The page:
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#314 of 792 Old 01-23-2013, 01:58 PM
 
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sadly there are those who are staying home- I know of one! because when you do the math - 

they find it better to not work and have to pay

That's exactly my point though! People work to make money. What person in their right mind will pay money to work?!?!?

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#315 of 792 Old 01-23-2013, 04:50 PM
 
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At the very least, mothers should get 6 months to be at home with baby without having to worry that they will be replaced in the workforce.

 

 

I don't see us (US) moving towards this and time soon!

 

In my state we can't even fund education equally- it would save a ton of money if we did and there is NO desire to even do this.

 

Until mothers are treated equally, children will not be.


 

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#316 of 792 Old 01-24-2013, 05:31 AM
 
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I do judge people because we are all being judged.

 

I personally have a real problem with mothers on assistance and feel there should be major changes.

 

I don't feel they deserve to be with their children any more than a mother who is not getting assistance- all children should be equal and both should be able to be with their mothers. Until all are equal I will continue to have this issue. Until this country pays all mothers I feel none should be receive assistance to be with their children. I did not qualify for any assistance and got nothing (and this was prior to when you could and they did fire you for not returning to work right away) to help because at the time I made a little less than $50.00 a week over the max for assistance. There still are many mothers that get no paid time off, no help at all with WIC or anything and must return quickly to work so that others do not- I see it as unequal.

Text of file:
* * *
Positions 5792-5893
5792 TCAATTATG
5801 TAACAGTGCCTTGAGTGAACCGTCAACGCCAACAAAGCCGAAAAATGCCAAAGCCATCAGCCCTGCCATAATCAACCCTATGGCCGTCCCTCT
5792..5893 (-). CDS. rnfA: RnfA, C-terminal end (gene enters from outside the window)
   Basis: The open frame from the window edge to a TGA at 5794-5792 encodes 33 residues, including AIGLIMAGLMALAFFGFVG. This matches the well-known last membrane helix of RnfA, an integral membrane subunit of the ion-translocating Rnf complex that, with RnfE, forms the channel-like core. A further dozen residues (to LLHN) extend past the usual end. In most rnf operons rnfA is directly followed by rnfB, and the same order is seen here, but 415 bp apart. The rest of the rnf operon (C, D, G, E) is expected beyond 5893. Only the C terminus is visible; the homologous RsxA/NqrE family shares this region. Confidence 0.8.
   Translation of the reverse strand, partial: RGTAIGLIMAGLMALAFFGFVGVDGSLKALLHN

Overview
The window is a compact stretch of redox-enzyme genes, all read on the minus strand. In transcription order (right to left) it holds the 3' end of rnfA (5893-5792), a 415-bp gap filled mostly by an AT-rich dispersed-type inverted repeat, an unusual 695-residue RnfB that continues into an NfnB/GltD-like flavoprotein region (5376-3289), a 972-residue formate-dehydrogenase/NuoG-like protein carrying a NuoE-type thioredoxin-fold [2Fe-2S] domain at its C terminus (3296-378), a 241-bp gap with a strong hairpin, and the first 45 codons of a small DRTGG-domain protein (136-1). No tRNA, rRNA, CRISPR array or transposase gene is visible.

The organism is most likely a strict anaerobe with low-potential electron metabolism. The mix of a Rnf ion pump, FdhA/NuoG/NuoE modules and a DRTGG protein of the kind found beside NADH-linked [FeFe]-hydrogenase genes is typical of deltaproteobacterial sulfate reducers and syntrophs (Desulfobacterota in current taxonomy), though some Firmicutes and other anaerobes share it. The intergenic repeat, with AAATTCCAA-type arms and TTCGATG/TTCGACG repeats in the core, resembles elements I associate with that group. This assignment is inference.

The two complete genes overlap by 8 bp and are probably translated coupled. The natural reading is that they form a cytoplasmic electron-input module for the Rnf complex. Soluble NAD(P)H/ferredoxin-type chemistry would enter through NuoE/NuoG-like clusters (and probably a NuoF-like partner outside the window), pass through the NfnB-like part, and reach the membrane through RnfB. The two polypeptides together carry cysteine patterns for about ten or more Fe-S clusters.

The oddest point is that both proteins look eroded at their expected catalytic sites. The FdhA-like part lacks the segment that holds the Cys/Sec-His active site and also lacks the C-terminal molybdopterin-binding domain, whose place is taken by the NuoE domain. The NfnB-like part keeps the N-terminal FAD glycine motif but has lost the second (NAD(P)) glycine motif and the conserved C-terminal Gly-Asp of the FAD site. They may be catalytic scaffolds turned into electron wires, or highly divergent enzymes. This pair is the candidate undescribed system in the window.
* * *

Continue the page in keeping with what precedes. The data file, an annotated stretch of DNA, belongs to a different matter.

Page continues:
serenbat, while I see your point that our government should be more supportive of policies that enable ALL parents to spend more time with their children, it seems really unfair for you to direct your judgment towards those families that need help and are availing themselves of whatever help is available. Struggling parents can't really be expected to say, "Well, until the system is perfectly fair for everyone, I won't get any help for my kids and me!"

 

I can also understand that the people who are most resentful of families like mine -- where one parent is bringing in an income but they still qualify for and receive assistance with food and medical care -- tend to be the people in a slightly higher income bracket that just barely disqualifies them from getting as much help as families like mine are getting. If I made a little more money, I'd have to start paying a copay for my girls' Medicaid and I'm sure we'd get less food stamps, too. A while back, I had an increase in income that basically cut our food stamp payment in half. The increase in income wasn't enough to totally make up for the cut in food stamps, so it's been tough.

 

But this doesn't mean I should become resentful of families in even more dire circumstances than ours -- such as those headed by single mothers with little education who have to work minimum wage jobs. Those mothers need and should get a lot more help than my family is getting.